Having viewed the first five films in this series at the cinema, it was predictable that I would want to see this one as well in the best circumstances. However, it was something of a disappointment and perhaps does not bode well for the seventh novel which is being filmed in two parts. Despite its two and a half hour running time, this movie seemed largely a preview for the final chapters of the tale and its mix-and-match approach managed to leave out some of the novel's best action and to focus on some of the least rewarding. This is the "bitch" from someone who has read the book, but anyone who has not might well be at a disadvantage to understand what is being shown. In no way is this movie a stand-alone story.
We join Daniel Radcliffe's Harry and his best friends Hermione and Ron in their penultimate year at Hogwarts although all of them are getting just a wee bit long in the tooth for their roles. Most of the regular characters that we have known and loved like Robbie Coltrane and Maggie Smith aren't given much to do here; the focus is on Dumbledore's quest to educate Harry (aka "The Chosen One") to destroy the so-called Dark Lord and on evil young Draco Malfoy who has been selected to stop the kindly Headmaster. There is not even much screen time for Helena Bonham-Carter's Beatrix Lestrange or for Alan Rickman's Snape. Instead we are given an overabundance of Jim Broadbent as Slughorn, the new Potions master, whom Dumbledore tempts back to Hogwarts so that Harry can cosy up to him and extract some hidden memories of Tom Riddle, the teenaged Voldemort. We first encounter Slughorn disguised as an armchair which is pretty amusing, but it is downhill after that.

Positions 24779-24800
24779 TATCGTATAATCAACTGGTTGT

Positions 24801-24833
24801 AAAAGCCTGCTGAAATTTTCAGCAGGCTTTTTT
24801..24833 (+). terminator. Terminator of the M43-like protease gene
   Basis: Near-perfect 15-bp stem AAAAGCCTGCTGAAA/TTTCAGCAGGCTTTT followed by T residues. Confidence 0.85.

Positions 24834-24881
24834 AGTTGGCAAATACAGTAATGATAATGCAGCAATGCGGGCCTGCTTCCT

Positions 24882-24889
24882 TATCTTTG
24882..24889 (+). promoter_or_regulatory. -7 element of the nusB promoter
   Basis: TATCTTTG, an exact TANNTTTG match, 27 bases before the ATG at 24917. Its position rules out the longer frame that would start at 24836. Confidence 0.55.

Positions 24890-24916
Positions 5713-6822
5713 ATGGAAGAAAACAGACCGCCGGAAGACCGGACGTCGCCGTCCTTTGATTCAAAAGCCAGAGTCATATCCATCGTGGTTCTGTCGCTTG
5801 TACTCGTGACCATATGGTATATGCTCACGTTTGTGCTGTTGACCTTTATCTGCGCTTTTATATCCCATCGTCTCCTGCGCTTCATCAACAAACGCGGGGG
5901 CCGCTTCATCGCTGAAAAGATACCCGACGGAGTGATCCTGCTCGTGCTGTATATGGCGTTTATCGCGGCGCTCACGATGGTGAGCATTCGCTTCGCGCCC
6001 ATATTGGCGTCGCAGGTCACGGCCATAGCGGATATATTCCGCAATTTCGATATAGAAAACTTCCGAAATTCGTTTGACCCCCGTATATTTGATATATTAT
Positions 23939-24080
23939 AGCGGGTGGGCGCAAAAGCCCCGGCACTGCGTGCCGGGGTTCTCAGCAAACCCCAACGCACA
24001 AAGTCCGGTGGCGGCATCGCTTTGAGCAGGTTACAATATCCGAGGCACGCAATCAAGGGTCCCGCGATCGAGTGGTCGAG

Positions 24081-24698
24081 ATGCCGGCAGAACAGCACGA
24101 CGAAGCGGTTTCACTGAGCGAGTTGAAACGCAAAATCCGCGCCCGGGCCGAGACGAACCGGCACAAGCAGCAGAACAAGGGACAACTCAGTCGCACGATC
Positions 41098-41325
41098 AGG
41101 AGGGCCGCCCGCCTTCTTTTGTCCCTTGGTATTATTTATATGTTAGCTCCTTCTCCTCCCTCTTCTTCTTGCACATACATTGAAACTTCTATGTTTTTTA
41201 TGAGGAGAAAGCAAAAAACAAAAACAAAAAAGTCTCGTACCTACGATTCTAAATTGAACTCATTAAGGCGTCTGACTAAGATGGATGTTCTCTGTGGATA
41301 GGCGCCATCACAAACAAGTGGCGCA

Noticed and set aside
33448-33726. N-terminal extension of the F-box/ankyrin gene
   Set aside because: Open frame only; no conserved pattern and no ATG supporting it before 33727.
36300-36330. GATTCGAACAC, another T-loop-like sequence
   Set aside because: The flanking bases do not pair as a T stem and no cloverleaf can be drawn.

Too much time is spent on the students' teenaged rampaging hormones and frustrated crushes to move the story along, although Ron's ingesting a disastrous love potion has its humourous moments. There's an exciting Quidditch match, far better than previous ones, but this hardly helps the overall action and time is taken out to mourn the death of Hagrid's giant spider. It seems as if the director has tried to incorporate bits of the book's excitement by idly sticking in unconnected episodes, such as the fun of the Weasley brothers' new magic shop and the destruction of their family farm over the Christmas hols. Unfortunately very little of it seems to hold together and it all just seems to be a come-on for the final films, with the death of one of the main characters being tragically underplayed. Even the big reveal of the Half-Blood Prince's identity fizzles into something of an unexplained anti-climax.
You can take bets that I shall visit the cinema to see the final films as well. I only hope that they prove more satisfying than this outing.